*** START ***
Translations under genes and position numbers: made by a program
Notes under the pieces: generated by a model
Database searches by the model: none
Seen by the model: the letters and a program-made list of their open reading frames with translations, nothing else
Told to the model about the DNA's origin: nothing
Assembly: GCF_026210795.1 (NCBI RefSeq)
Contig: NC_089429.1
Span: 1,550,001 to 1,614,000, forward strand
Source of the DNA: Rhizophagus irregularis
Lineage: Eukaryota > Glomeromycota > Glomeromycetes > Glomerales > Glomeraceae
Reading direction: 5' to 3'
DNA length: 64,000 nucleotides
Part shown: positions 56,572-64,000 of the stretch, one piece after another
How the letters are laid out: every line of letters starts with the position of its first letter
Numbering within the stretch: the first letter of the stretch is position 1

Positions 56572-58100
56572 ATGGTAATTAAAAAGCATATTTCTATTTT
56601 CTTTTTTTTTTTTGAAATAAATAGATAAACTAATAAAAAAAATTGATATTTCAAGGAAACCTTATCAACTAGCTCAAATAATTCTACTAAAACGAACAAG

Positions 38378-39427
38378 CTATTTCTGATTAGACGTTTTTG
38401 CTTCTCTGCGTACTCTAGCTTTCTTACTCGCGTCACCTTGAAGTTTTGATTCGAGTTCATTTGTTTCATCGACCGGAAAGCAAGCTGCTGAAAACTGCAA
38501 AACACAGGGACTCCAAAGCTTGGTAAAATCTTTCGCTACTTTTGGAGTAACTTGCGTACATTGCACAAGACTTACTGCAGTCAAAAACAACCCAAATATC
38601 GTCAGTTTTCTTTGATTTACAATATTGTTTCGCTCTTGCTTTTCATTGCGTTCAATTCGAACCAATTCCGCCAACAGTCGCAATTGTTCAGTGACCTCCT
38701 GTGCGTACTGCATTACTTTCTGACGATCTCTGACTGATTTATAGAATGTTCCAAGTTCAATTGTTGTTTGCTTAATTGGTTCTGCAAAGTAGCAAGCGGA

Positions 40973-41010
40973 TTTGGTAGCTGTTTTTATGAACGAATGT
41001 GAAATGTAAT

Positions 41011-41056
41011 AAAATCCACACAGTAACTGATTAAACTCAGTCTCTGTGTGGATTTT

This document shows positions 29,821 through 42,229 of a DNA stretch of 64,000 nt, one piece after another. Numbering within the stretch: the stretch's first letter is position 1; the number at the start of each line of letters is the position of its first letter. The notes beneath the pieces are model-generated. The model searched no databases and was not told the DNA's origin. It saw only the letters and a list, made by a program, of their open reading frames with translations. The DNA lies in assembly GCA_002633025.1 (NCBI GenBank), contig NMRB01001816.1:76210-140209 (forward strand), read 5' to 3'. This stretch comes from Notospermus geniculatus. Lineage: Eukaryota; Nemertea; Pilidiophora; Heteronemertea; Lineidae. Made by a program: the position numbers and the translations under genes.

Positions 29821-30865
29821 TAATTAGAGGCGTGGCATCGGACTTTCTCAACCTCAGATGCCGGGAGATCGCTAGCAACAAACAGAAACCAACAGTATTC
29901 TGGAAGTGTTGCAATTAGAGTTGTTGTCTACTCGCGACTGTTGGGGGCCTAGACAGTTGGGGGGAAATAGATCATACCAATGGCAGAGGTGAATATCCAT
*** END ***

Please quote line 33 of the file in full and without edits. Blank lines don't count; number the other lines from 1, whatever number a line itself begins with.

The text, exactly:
29901 TGGAAGTGTTGCAATTAGAGTTGTTGTCTACTCGCGACTGTTGGGGGCCTAGACAGTTGGGGGGAAATAGATCATACCAATGGCAGAGGTGAATATCCAT